To dress the salad, you can use regular olive oil and vinegar, or even a prepared vinaigrette if you like. I love the products from O Olive Oil Company in California, particularly their organic Blood Orange Oil. And I’ve just discovered the Blood Orange Vinegar from Napa Valley Vinegar Company. Together they rock the salad!
Why does this pairing work? Cab Franc has medium tannins with higher acidity, allowing it to pair with a greater range of dishes and ingredients. It stands up to the fatty salmon without overwhelming it. One caveat: I’d search for a wine with zero-to-moderate oak influence rather than one aged in new American oak. You want to taste the food, after all!
Regarding the salad, there are two nice complements: Blueberries coax lovely fruit flavors from the wine, enhancing a different aspect of the pairing. And the arugula highlights the herbal, green notes. It all works really well!
A note on the salmon preparation: it might seem strange to cook the fish skin-side down. I thought so, too, until I tried it Joel Robuchon’s way! His recipe for Saumon Poêlé au Chou featured in the book Simply French has forever changed the way I cook fish. Try it for yourself.
Pan Roasted Salmon and Arugula Salad– adjust quantities to your needs
Copper River Salmon (or other wild-caught salmon); about 6 oz. (175 g) per person
Half a red onion, thinly sliced cross-wise
Blood orange vinegar (or your favorite, go-to vinaigrette)
Blood orange olive oil (ditto)
One ovolina (fresh mozzarella the size of an egg; usually come in containers of three) diced
Salt and pepper
- Toss the onion with a generous splash of vinegar. Crush the blueberries and mix in. (I just squeeze them in my hands over the bowl.)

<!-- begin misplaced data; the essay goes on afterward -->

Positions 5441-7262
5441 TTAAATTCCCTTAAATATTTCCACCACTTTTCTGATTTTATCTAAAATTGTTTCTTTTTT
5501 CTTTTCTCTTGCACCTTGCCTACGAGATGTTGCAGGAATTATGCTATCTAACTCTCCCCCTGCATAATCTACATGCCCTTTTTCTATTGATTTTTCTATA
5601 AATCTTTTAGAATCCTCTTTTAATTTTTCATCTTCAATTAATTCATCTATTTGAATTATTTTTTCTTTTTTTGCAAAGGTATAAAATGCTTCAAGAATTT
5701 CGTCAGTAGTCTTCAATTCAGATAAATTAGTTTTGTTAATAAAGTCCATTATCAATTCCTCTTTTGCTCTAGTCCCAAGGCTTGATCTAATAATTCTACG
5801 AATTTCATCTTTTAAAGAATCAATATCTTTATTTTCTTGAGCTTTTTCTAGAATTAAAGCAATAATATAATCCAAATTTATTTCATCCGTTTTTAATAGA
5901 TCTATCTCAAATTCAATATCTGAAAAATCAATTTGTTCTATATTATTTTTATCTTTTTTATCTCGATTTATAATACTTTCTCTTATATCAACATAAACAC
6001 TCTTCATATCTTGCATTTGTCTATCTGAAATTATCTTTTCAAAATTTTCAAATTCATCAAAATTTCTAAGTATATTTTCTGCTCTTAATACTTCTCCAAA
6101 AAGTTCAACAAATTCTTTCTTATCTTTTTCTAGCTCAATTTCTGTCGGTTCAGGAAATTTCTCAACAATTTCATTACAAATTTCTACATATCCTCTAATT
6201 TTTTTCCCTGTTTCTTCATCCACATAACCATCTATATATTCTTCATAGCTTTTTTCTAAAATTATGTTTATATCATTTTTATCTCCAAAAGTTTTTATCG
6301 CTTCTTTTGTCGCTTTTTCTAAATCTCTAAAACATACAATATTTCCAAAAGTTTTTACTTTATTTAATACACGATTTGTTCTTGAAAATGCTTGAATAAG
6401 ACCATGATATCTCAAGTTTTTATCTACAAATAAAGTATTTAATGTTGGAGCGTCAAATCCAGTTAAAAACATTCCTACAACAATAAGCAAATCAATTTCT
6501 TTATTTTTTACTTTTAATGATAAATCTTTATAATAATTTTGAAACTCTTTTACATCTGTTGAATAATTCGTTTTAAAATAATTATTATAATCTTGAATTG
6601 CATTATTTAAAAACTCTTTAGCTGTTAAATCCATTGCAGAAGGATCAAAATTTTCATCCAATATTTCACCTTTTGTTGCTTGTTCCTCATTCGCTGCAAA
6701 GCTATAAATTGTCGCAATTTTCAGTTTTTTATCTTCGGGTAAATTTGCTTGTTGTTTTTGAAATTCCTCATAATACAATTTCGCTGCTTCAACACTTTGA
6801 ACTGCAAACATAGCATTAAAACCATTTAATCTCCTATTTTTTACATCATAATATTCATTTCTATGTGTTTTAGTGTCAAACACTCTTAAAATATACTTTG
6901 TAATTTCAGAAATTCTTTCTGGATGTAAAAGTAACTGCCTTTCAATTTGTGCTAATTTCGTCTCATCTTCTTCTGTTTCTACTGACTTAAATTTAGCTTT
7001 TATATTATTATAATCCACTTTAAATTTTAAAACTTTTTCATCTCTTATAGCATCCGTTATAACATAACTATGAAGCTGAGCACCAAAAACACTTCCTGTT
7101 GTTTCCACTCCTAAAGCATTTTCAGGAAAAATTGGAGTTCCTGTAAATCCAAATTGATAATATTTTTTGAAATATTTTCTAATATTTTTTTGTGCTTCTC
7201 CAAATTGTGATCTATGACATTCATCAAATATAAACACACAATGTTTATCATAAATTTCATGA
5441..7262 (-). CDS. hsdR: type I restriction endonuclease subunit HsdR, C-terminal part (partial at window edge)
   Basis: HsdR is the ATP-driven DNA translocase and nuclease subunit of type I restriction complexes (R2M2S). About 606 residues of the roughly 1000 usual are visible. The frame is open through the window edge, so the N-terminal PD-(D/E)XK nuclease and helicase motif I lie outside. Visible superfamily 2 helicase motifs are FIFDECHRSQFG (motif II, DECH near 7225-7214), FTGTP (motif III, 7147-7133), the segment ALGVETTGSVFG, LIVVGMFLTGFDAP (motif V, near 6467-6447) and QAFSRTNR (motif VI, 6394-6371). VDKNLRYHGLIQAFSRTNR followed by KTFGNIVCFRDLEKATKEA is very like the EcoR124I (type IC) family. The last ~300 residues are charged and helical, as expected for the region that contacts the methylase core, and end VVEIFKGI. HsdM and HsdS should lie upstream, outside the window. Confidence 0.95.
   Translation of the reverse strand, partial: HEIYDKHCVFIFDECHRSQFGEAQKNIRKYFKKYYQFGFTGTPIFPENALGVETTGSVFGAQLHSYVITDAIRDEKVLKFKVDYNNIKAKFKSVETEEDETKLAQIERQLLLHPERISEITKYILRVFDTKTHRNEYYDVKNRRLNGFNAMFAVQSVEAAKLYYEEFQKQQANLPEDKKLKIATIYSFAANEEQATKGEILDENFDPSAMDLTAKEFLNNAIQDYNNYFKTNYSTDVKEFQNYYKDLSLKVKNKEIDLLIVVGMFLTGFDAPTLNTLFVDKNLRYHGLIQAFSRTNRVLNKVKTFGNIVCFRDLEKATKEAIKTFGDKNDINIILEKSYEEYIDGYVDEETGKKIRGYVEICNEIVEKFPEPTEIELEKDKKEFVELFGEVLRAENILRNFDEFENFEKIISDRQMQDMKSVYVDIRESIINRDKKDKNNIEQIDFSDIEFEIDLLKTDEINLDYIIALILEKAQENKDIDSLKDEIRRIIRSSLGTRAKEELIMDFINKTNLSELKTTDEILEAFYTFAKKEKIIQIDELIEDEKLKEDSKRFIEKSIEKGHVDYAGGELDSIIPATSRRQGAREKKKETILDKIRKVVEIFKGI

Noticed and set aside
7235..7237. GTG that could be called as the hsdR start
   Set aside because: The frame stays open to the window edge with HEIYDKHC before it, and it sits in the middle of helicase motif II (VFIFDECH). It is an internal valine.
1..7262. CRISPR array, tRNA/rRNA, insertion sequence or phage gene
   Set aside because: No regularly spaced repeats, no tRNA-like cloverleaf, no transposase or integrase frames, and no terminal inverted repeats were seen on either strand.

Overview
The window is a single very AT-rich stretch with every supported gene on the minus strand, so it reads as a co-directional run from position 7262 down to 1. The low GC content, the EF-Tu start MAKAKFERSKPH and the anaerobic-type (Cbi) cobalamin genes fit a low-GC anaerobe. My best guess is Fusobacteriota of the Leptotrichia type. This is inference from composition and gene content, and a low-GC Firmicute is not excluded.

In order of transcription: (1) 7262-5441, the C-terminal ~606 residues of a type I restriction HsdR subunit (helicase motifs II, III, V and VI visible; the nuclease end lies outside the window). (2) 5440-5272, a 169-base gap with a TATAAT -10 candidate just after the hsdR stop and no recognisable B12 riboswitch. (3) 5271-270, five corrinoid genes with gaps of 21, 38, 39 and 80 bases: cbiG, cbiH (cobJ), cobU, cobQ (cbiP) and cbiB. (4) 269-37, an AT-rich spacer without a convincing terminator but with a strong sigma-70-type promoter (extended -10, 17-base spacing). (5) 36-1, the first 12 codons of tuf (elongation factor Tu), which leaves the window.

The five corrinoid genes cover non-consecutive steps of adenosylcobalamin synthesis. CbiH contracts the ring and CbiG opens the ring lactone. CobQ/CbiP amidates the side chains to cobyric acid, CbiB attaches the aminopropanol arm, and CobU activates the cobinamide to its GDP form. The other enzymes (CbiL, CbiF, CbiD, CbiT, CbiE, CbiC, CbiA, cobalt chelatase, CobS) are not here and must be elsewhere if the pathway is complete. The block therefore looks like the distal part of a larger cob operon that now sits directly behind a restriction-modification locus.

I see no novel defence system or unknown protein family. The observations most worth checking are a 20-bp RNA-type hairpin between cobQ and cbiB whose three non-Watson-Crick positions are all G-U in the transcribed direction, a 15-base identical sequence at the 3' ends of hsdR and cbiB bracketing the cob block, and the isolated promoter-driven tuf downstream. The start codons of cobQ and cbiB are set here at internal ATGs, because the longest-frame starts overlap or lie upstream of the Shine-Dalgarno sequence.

- Score the salmon skin in a criss-cross pattern using a sharp knife.
- Season both sides of the salmon with salt and pepper. You can use other spices, just don’t overdo it.
- Heat a little olive oil in a non-stick pan over medium-high heat until sizzling.
- Add salmon, skin-side down. Cook without turning until the skin is very crisp, about two minutes.
- Turn salmon over (carefully!) and cook 30 seconds more. Remove from heat and cover. Fish will continue to cook while it rests.
- Assemble the salad on a platter. Add arugula to the onion and blueberries and top with olive oil. Toss all together, adding more oil/vinegar if necessary. Add diced ovolina on top.
- Place salmon over the salad and sprinkle a few drops of blood orange vinegar over top.
A Romantic Dinner for Two
This is one of my favorite meals to make, and it’s relatively simple to prepare. It comes from Food and Wine’s September 2008 issue devoted to Our 30 Best Fast Recipes Ever. Truth be told, several recipes from that issue are in constant rotation in my house! I love veal chops but reserve them for special occasions or when we want to treat ourselves to a beautiful meal cooked at home. Roasted Veal Chops with Grapes delivers on all counts!
What makes this a Cab Franc-friendly dish? The grapes are roasted with red wine vinegar and butter, resulting in a slightly sweet, tangy, creamy sauce that complements the veal without upstaging it. The wine does the same thing – it has lovely red fruit balanced by bright acidity – making the food come alive. With this dish, you could opt for a bolder style of Cab Franc, one that has a bit more oak influence. To accompany the chops, I suggest honey-glazed carrots with tarragon. I don’t really have a recipe – it’s all a matter of parboiling the carrots, draining them, and adding butter, honey, tarragon, salt and pepper. Simple but elegant. (Note: Williams-Sonoma sells granulated honey in a jar that is phenomenal on the carrots!)
So there you have it: a few of my favorite meals for pairing with Cabernet Franc. I hope you’ve been inspired to get into the kitchen and whip up something delicious for yourself. And remember – while Cab Franc is a brilliant partner with food, it’s also highly enjoyable on its own. I’ll drink to that!
Thank you Lauren. For more wonderful blogs, amazing wine stories and gorgeous recipes visit Lauren Walsh at The Swirling Dervish.[/fusion_builder_column][fusion_builder_column type=”1_1″ background_position=”left top” background_color=”” border_size=”” border_color=”” border_style=”solid” spacing=”yes” background_image=”” background_repeat=”no-repeat” padding=”” margin_top=”0px” margin_bottom=”0px” class=”” id=”” animation_type=”” animation_speed=”0.3″ animation_direction=”left” hide_on_mobile=”no” center_content=”no” min_height=”none”][mc4wp_form id=”5141″]